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[dih-pree-shee-ey-shuh n] /dɪˌpri ʃiˈeɪ ʃən/
decrease in value due to wear and tear, decay, decline in price, etc.
such a decrease as allowed in computing the value of property for tax purposes.
a decrease in the purchasing or exchange value of money.
a lowering in estimation.
Origin of depreciation
1730-40, Americanism; depreciate + -ion
Related forms
nondepreciation, noun
predepreciation, noun
redepreciation, noun
underdepreciation, noun Unabridged
Based on the Random House Dictionary, © Random House, Inc. 2015.
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Examples from the web for depreciation
  • Many writers treat devaluation and depreciation as synonymous.
  • Instead of allowing depreciation without any preconditions, it should be matched with production.
  • And it costs thousands of dollars in renovations to beat the depreciation curve.
  • Now the central bank is having to resist rouble depreciation.
  • depreciation also reduces your basis for calculating the gain or loss on a later sale or exchange.
  • It is a little premature to view the pound's depreciation as heralding a market free-fall.
  • depreciation periods can vary, based on the equipment involved.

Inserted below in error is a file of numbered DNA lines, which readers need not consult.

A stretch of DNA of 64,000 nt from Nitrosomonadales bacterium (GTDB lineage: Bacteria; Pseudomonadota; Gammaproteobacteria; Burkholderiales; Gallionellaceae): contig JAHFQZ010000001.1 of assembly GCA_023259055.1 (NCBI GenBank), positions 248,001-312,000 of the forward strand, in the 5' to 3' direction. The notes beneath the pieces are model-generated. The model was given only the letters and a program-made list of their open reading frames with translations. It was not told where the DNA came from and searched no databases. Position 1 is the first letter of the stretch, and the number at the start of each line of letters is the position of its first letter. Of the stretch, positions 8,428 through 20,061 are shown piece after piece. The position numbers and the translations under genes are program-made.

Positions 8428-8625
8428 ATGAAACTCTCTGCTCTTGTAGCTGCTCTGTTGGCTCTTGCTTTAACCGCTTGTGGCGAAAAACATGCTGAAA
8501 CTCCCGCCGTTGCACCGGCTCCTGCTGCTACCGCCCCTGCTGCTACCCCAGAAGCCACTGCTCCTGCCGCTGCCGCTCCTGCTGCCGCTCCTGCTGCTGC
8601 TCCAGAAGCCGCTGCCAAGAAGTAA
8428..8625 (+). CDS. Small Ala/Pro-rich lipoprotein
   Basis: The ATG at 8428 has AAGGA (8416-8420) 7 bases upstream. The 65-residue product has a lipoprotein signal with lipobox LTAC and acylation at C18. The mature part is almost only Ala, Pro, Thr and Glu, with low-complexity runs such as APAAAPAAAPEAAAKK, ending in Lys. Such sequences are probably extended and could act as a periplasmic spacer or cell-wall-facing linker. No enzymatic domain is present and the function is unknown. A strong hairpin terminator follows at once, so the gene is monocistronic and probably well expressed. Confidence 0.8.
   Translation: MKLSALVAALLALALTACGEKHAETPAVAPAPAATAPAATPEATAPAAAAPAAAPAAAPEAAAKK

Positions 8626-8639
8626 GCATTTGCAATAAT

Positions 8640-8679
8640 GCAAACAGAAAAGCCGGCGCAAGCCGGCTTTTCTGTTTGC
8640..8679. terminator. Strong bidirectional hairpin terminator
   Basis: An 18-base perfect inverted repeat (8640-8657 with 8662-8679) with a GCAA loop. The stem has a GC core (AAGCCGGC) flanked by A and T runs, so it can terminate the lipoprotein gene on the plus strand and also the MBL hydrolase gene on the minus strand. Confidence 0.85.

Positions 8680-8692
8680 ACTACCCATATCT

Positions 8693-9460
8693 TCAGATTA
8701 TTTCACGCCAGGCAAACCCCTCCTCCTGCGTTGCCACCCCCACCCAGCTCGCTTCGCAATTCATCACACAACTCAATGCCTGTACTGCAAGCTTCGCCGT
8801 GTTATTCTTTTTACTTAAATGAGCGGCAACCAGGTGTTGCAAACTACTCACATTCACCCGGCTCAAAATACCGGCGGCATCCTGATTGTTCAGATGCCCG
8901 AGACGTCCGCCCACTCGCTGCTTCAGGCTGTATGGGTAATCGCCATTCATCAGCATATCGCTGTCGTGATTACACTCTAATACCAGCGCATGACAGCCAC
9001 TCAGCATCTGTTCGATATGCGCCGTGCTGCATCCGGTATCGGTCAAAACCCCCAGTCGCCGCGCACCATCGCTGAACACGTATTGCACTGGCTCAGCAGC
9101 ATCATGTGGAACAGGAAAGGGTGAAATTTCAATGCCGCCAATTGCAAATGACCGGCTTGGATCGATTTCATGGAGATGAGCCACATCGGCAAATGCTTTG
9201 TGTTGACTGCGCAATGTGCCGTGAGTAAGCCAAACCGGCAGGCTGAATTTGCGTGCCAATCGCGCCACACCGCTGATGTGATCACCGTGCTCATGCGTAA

• Setting a value on options is tricky, but so is valuing other business expenses, such as leases or goodwill depreciation.
  • As unemployment rises, prices and wages are bid down, until the needed depreciation is attained.
  • It takes no account of the depreciation of capital goods, and so overstates the value of production.
British Dictionary definitions for depreciation


  1. the reduction in value of a fixed asset due to use, obsolescence, etc
  2. the amount deducted from gross profit to allow for such reduction in value
(accounting) a modified amount permitted for purposes of tax deduction
the act or an instance of depreciating or belittling; disparagement
a decrease in the exchange value of currency against gold or other currencies brought about by excess supply of that currency under conditions of fluctuating exchange rates Compare devaluation (sense 1)
Collins English Dictionary - Complete & Unabridged 2012 Digital Edition
© William Collins Sons & Co. Ltd. 1979, 1986 © HarperCollins
Publishers 1998, 2000, 2003, 2005, 2006, 2007, 2009, 2012
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Word Origin and History for depreciation

1767, "a lowering of value" (originally of currency), noun of action from depreciate. Meaning "loss of value of a durable good by age or wear" is from 1900.

Online Etymology Dictionary, © 2010 Douglas Harper
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depreciation in Culture
depreciation [(di-pree-shee-ay-shuhn)]

A decline over time in the value of a tangible asset, such as a house or car.

The American Heritage® New Dictionary of Cultural Literacy, Third Edition
Copyright © 2005 by Houghton Mifflin Company.
Published by Houghton Mifflin Company. All rights reserved.
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